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SPFL and SNP Government in secrecy row over footie sectarianism dossier

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THE SPFL and Scottish Government have been urged to release a secret document which uncovers the level of sectarianism in Scottish football.

The Herald reports that ministers are withholding nearly two years of data on “unacceptable conduct” in footie grounds – supplied to them by Hampden blazers.

SNP administrators say the information was provided by the SPFL confidentially and publishing it would undermine the football governing body’s trust in the Government.

But anti-bigotry campaigners insist the dossier- gathered from the start of the 2017-18 season - should be released into the public domain.

Nil By Mouth has lodged an appeal with the Scottish Information Commissioner to make the records available after being refused access by the Government under the freedom of information legislation.

And the charity’s head Dave Scott has called for transparency as he blasted the SPFL’s hush-hush stance.

He told the Herald: "Scottish football thinks it is a law unto itself and despite the investment of millions of pounds of public money into the game over recent years the SPFL seems to feel it doesn't have to be publicly accountable.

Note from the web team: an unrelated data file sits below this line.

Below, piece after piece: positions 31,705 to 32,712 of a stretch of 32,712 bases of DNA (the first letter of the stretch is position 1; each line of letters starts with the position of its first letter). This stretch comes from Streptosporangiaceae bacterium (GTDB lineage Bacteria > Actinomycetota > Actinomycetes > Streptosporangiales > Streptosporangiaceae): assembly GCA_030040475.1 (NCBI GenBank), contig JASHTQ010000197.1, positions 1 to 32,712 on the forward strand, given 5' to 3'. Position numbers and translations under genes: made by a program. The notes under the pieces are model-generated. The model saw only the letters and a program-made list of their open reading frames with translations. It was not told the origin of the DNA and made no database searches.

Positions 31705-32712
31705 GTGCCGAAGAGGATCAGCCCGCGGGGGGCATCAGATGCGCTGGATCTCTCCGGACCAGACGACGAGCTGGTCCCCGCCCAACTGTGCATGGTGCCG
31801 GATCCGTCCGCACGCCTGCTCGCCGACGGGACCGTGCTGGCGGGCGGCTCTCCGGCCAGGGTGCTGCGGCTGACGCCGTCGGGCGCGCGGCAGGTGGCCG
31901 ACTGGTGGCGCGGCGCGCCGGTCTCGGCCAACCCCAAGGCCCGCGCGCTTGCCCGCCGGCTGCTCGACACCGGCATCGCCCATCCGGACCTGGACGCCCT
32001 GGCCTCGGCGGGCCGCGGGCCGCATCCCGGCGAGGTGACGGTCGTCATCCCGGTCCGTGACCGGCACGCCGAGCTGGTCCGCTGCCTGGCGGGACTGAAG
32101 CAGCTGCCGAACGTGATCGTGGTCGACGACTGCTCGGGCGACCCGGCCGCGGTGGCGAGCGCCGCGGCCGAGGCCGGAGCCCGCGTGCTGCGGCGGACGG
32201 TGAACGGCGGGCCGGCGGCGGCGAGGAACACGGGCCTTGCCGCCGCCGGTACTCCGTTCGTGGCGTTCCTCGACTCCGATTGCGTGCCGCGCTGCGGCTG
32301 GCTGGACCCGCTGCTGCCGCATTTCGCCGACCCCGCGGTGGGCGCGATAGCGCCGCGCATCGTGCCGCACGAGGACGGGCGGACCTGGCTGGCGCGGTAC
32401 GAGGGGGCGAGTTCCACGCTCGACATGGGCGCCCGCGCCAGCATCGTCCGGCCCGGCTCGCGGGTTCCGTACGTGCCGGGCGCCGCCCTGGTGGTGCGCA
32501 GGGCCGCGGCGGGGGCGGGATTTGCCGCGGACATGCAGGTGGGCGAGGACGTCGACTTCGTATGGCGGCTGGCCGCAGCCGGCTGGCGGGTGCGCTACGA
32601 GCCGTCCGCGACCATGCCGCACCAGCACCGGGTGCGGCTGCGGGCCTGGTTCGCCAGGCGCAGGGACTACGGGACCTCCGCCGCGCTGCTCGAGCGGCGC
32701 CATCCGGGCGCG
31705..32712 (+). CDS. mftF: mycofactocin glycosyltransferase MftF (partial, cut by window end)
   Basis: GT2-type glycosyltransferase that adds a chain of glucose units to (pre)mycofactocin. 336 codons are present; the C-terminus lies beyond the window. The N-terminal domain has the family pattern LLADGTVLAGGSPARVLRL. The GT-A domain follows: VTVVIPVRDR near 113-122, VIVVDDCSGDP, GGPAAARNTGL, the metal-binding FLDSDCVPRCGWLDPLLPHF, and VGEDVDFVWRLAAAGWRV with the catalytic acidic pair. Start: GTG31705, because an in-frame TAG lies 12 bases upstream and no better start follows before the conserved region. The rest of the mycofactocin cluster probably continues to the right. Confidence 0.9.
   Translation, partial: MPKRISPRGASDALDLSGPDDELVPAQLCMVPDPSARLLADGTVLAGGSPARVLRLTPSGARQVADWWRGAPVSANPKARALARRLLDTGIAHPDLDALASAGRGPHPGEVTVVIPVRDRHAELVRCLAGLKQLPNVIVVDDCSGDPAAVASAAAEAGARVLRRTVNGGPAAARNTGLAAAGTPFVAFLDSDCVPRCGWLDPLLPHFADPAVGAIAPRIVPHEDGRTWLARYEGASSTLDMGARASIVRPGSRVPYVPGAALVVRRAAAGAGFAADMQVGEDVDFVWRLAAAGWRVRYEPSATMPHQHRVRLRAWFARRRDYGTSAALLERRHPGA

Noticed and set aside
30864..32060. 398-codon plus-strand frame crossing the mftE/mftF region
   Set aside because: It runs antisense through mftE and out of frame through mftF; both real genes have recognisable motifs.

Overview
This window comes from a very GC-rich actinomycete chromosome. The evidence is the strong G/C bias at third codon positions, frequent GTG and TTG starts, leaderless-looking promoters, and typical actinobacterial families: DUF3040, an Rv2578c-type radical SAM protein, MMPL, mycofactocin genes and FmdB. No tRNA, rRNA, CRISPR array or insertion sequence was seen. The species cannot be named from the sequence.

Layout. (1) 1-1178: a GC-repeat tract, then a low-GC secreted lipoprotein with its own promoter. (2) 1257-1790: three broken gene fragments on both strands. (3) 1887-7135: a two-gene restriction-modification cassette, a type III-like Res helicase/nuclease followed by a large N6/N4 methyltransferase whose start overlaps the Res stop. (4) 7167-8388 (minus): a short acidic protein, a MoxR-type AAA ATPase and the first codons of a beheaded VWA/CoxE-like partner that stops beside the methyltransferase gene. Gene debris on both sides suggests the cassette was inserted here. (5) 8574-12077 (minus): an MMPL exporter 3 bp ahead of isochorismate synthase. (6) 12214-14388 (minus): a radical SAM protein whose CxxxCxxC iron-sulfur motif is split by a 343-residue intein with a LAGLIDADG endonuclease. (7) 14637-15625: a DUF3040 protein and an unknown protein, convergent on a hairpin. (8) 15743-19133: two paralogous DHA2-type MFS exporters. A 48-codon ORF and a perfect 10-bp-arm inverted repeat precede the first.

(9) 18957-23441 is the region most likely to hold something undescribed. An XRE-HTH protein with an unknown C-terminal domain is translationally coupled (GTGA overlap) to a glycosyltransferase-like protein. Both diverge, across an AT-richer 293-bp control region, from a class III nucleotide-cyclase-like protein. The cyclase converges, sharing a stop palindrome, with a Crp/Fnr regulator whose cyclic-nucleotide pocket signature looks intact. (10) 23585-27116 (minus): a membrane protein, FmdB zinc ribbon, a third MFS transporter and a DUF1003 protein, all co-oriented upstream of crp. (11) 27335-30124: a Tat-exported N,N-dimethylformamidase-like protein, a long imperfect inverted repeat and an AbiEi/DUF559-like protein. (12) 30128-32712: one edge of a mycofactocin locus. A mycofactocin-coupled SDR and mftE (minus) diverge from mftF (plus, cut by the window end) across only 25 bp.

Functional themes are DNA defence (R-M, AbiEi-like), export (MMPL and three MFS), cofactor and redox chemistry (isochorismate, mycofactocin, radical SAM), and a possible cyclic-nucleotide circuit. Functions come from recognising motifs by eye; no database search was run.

“Duncan Morrow's report called for football to be transparent in its dealings on this issue and it's clear that the SPFL will go to any lengths to ensure this isn't the case.

"Government and Parliament can't allow the SPFL to call the shots and if the commissioner finds in our favour we will be contacting Holyrood's Health and Sport Committee asking it to undertake an investigation into the report's findings allowing a cross-party group of MSPs to fully question the SPFL in public session."

He added: "For too long the SPFL has operated its own system of 'selfregulation' where no-one is ever held to account and the issue of bigotry is swept under the carpet.